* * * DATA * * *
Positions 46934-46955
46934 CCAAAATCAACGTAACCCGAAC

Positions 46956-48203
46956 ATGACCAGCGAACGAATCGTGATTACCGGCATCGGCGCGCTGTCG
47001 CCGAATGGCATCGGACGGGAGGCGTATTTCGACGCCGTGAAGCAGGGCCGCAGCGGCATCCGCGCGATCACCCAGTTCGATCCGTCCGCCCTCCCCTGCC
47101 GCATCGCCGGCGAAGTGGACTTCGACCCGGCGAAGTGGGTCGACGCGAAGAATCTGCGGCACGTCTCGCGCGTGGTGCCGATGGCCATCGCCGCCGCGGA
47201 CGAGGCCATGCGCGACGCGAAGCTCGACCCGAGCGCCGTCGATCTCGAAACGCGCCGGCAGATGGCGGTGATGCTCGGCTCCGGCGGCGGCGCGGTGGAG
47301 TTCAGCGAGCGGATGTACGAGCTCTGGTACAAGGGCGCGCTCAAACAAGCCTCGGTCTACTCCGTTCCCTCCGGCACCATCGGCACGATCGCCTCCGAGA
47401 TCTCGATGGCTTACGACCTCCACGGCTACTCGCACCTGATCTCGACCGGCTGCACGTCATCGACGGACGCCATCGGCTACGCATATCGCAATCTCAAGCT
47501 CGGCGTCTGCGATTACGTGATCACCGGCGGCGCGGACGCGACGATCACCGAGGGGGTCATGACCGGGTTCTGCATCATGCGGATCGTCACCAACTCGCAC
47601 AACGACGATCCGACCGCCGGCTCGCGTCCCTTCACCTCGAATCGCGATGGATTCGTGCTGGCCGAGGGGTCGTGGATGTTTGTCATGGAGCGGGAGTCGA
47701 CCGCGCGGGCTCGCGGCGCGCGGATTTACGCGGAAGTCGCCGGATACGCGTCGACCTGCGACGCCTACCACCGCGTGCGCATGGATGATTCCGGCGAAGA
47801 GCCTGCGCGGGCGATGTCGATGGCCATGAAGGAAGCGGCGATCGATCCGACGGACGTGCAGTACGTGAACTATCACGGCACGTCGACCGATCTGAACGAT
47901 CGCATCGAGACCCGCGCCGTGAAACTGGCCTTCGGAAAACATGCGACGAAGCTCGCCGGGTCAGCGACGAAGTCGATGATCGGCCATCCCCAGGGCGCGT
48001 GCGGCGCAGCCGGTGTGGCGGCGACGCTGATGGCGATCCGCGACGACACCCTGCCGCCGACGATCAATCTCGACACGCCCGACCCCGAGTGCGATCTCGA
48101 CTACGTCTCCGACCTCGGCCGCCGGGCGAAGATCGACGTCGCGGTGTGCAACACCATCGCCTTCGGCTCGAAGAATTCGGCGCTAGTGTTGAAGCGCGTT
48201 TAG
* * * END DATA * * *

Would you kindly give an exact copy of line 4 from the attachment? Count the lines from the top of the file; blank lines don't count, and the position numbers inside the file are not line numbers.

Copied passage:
46956 ATGACCAGCGAACGAATCGTGATTACCGGCATCGGCGCGCTGTCG